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Energizer will spend $1.16 billion to acquire Playtex Products

Friday, July 13, 2007 | 2:00 p.m. CDT; updated 9:51 a.m. CDT, Monday, July 21, 2008

ST. LOUIS — Energizer Holdings Inc. will buy Playtex for about $1.16 billion — adding sun screen, wet wipes and sippy cups to the product line.

St. Louis-based Energizer, maker of batteries, flashlights and shaving products, is offering $18.30 per share for Playtex Products Inc., the companies said late Thursday. The price represents an 18 percent premium over Playtex’s closing stock price Thursday.

Playtex shares jumped $2.49, or 16 percent, to $18.01 in morning trading on the New York Stock Exchange. Energizer shares rose $7.06, or 6.6 percent, to $113.79.

The purchase does not include Playtex Apparel Inc., a separate company that makes bras and other apparel.

Jacqueline Burwitz, vice president of investor relations at Energizer, said no decisions have been made on whether jobs will be affected. Energizer employs 14,000 workers. Burwitz didn’t know the number of employees for Playtex. Calls to Playtex early today were not returned.

The transaction was approved unanimously by the boards of directors at both companies, Energizer said. Playtex, according federal filings, had 63.46 million shares outstanding as of April 30.

Energizer is also assuming an undisclosed amount of debt in the deal, which it said would boost the total purchase price to $1.9 billion.

Energizer is one of the world’s largest makers of batteries and flashlights. It is also the parent company of Schick-Wilkinson Sword, the second largest maker of wet shave products in the world.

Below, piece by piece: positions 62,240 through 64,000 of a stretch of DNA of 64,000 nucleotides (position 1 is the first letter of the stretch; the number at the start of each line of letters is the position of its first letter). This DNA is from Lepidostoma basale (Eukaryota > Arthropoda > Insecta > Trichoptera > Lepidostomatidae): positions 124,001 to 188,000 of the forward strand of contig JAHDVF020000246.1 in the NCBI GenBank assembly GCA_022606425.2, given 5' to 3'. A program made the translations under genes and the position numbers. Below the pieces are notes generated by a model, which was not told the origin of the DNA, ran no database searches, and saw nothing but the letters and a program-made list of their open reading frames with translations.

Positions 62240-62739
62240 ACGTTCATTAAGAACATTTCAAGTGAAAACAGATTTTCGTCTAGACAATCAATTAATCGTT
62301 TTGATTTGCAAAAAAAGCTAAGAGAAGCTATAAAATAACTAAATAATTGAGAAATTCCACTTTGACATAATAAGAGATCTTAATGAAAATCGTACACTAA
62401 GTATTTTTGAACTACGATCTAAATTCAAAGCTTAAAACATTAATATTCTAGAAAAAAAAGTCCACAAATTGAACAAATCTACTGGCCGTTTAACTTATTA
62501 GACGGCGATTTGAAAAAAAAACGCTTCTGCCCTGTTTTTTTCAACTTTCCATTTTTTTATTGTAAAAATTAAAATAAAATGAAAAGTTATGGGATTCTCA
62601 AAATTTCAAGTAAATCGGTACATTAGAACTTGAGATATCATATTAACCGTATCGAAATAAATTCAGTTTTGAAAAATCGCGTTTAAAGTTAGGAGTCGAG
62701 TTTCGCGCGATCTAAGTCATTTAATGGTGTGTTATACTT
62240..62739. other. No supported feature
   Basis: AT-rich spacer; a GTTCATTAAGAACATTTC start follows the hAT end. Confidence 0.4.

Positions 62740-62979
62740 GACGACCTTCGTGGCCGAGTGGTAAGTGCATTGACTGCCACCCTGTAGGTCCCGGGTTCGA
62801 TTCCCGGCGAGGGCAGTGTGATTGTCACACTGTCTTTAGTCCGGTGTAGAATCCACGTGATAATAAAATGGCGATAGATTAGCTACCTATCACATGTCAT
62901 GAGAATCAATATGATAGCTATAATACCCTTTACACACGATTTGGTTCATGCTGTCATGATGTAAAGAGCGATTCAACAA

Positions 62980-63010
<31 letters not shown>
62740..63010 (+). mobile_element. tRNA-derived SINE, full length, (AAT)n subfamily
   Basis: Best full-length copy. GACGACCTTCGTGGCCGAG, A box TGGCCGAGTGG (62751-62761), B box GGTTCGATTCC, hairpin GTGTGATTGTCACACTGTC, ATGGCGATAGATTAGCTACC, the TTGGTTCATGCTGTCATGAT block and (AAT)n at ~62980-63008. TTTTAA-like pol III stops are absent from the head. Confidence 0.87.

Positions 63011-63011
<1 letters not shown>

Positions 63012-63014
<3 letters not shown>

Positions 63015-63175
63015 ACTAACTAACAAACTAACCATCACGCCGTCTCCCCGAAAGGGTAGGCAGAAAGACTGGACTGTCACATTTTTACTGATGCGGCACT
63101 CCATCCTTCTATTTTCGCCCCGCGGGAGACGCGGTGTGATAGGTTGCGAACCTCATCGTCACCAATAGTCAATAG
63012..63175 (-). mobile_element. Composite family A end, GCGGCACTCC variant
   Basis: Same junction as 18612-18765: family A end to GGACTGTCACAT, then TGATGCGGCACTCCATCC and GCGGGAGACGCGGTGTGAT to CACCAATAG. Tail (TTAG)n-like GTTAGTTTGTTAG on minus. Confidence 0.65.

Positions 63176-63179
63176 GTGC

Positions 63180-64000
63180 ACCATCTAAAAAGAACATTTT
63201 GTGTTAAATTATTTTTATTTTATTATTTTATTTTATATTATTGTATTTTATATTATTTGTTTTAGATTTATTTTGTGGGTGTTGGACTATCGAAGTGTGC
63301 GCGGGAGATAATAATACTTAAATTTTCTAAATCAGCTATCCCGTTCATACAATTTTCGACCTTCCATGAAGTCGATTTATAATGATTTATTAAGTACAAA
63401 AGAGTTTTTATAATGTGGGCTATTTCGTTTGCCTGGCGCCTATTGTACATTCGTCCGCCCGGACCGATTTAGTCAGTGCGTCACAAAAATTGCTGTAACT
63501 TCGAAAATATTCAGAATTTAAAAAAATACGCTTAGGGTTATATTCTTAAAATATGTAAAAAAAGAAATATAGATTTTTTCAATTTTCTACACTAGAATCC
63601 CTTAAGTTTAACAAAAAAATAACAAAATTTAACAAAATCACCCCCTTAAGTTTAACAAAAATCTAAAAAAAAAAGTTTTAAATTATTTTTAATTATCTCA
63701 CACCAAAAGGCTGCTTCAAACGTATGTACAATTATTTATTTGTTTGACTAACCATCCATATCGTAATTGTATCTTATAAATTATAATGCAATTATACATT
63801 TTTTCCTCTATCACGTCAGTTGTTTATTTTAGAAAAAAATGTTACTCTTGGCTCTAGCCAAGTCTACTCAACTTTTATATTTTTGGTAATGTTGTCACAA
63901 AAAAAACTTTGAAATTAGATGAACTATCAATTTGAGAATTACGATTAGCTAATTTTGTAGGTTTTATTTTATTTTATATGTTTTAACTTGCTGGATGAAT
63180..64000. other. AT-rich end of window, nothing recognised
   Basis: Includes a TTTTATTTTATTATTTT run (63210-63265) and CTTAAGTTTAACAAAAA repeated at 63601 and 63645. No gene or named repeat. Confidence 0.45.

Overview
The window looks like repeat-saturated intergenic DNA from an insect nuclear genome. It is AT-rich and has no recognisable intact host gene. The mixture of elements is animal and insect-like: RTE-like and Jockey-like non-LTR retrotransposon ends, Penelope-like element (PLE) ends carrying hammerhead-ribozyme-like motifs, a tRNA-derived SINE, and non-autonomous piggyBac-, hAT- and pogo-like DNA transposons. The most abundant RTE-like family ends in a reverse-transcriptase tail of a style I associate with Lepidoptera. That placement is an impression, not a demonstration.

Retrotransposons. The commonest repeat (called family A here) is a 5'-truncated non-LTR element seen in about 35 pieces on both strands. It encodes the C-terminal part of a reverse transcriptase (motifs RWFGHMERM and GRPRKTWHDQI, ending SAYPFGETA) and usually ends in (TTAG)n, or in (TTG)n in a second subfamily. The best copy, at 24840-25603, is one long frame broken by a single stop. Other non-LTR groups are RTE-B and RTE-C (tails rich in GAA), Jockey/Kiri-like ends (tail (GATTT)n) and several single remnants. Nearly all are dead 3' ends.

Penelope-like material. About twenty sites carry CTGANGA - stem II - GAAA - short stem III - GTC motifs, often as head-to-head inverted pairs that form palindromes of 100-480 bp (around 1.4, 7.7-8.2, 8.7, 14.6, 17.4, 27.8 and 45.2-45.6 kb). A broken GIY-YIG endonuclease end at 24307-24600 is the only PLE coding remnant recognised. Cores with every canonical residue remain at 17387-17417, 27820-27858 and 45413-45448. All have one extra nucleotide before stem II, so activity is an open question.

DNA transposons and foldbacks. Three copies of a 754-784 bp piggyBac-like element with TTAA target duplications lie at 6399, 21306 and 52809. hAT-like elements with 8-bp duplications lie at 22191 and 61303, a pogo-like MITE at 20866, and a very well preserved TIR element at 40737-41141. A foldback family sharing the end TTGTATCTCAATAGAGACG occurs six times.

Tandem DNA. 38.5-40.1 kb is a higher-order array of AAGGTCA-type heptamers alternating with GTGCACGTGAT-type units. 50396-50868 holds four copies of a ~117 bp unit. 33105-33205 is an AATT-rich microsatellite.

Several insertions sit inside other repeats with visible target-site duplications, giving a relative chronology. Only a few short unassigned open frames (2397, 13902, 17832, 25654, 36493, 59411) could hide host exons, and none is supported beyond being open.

“Playtex has strong consumer brands, most of which have No. 1 or No. 2 market positions, in stable or growing personal care categories,” said Energizer Chief Executive Ward Klein. “Its products enjoy healthy margins with strong, predictable cash flows, similar to our existing stable of consumer and personal care products.”

Klein said that the purchase may eventually lead to further acquisitions.

“We see Playtex as an exceptionally great fit with Energizer, with similar customers and distribution channels in the U.S. and Canada, and the opportunity for geographic expansion in many other areas of the world where we currently do business,” he said. “We also believe there are significant integration and cost reduction opportunities for the combined businesses.”

Analyst John Meara of Argent Capital in suburban St. Louis said he was surprised by the announcement, but he noted that Energizer has a track record of taking on new product lines and making it work.

“When they bought Schick there was substantial execution risk, going after a big competitor. And what did they know about the razor business? But they made me a believer. They’ve done a great job,” Meara said.

Energizer also has what Meara called a “great relationship” with Wal-Mart, the world’s biggest retailer, a relationship that he said should benefit the Playtex products.

Playtex sales for its most recently reported 12 months through March totaled $641 million.

Playtex shares closed 2 percent higher at $15.52 Thursday, while Energizer’s stock rose $1.56, or 1.5 percent, to $106.73.

Westport, Conn.-based Playtex may be best known for the feminine care products that make up 35 percent of its net sales, but the company acquired Hawaiian Tropic in the spring, boosting an already substantial skin care division. Playtex owns Banana Boat sun screen, and skin care products made up 37 percent of the company’s net sales before the recent acquisition.

Neil DeFeo, chairman and chief executive officer of Playtex, said in a statement that Energizer offered a good premium over the company’s share price.

“For our employees, it means becoming a part of a much larger consumer products business with the scale and resources to thrive in an increasingly competitive environment,” DeFeo said.

On the Net:

http://www.energizer.com

http://www.Playtexproducts.com


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